What do the Olympics Mean to Japan? History Professor Paul Droubie Explains

Droubie has been a go-to scholar on the history of the Olympics in Japan.

Portrait photo of Paul DroubieAs the COVID-19 pandemic began to spread worldwide in March 2020, Manhattan College history professor Paul Droubie, Ph.D., called the postponement of the 2020 Olympic Games in Tokyo “a financial and logistical nightmare.” 

A year later, the Games are planned to go on without spectators, but millions of people worldwide will still watch the two-week event on the International Olympic Committee’s (IOC) broadcast partners. The opening ceremony will be on Friday, July 23.

“The IOC, in many ways, holds all the cards and their revenue is largely based on television contracts and sponsorships,” Droubie told the Orange County (California) Register last week. “They’ve openly admitted that ‘barring armageddon’ the Games will happen. As the expression goes, follow the money.”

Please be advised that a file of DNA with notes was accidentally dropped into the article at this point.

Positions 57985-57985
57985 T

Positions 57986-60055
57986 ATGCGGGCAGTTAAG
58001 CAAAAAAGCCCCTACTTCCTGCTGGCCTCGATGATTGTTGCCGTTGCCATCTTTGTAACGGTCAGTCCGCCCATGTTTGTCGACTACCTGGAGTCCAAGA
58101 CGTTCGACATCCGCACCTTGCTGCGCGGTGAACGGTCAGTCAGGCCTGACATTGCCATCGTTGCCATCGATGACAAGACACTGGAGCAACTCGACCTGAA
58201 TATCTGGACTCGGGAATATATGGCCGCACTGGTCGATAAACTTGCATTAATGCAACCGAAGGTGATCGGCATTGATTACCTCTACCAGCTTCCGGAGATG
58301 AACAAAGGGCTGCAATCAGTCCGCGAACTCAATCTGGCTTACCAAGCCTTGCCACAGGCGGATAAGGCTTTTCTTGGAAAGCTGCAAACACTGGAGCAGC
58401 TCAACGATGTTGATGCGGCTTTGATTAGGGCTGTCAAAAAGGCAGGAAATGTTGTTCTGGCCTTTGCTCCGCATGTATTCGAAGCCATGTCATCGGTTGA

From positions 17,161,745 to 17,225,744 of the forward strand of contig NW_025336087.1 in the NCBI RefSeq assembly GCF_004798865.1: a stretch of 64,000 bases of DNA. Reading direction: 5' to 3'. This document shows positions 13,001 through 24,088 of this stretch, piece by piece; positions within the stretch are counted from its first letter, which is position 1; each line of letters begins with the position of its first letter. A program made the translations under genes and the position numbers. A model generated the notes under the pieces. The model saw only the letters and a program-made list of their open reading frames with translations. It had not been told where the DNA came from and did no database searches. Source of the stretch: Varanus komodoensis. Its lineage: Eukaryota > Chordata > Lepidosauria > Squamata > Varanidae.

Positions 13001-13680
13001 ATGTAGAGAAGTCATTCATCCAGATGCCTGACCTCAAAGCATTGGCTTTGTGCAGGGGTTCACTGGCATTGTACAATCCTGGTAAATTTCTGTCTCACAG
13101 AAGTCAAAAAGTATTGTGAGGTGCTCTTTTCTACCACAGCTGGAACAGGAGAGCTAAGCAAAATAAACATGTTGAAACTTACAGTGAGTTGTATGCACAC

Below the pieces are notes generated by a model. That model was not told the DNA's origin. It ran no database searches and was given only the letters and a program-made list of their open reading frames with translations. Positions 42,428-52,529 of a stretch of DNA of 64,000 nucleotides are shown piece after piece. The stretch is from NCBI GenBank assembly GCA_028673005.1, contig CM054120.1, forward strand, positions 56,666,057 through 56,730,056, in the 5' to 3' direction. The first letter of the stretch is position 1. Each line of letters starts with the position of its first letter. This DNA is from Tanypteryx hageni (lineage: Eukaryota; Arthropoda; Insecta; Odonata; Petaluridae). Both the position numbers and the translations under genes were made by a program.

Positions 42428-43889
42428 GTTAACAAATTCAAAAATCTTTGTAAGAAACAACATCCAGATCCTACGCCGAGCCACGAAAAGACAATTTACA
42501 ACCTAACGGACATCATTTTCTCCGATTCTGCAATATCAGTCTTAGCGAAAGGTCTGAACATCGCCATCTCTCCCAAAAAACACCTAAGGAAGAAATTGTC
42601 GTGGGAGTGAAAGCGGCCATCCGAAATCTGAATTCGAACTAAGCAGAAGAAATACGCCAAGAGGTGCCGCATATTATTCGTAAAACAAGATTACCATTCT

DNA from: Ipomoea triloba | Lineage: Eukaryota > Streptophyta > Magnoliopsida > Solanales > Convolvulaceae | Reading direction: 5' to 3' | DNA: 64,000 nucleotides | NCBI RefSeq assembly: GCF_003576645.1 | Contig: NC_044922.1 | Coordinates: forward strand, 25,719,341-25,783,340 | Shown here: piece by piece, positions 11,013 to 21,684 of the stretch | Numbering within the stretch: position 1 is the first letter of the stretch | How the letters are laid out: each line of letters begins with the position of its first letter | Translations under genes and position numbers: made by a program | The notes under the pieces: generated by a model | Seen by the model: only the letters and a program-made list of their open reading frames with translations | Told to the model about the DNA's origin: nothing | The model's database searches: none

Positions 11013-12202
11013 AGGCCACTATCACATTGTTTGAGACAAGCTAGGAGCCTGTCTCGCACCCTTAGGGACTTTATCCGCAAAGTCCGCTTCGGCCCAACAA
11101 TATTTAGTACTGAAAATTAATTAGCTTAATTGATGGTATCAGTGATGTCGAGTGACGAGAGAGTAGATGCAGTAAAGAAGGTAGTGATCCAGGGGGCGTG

Some Olympic athletes have already tested positive for COVID-19 and will not compete in the Games. But for other athletes, it’s their chance to compete at a high level, for perhaps the only time in their lives. 

Droubie has described the 1964 Olympics in Tokyo as “a reacceptance to the world community” after a long period of suffering after World War II. The 1964 Olympics was the first to be hosted in a non-white, non-Western country. The successful Games served to affirm Japan’s status as a peaceful, postwar ally.

“I don't think this Olympiad can match the significance of the 1964 Olympics,” Droubie said. “Japan is already established as one of the richest, most advanced countries in the world. People already know about Japan and it seems unlikely someone will see the media coverage of Japan and have their image of it radically shifted.”

So what can Japan’s leaders and citizens look forward to during and after these Olympic Games?

“A successful Games, meaning one without a major outbreak among those associated with the Olympics or the general population, would certainly help to create a positive image,” Droubie said.

By Pete McHugh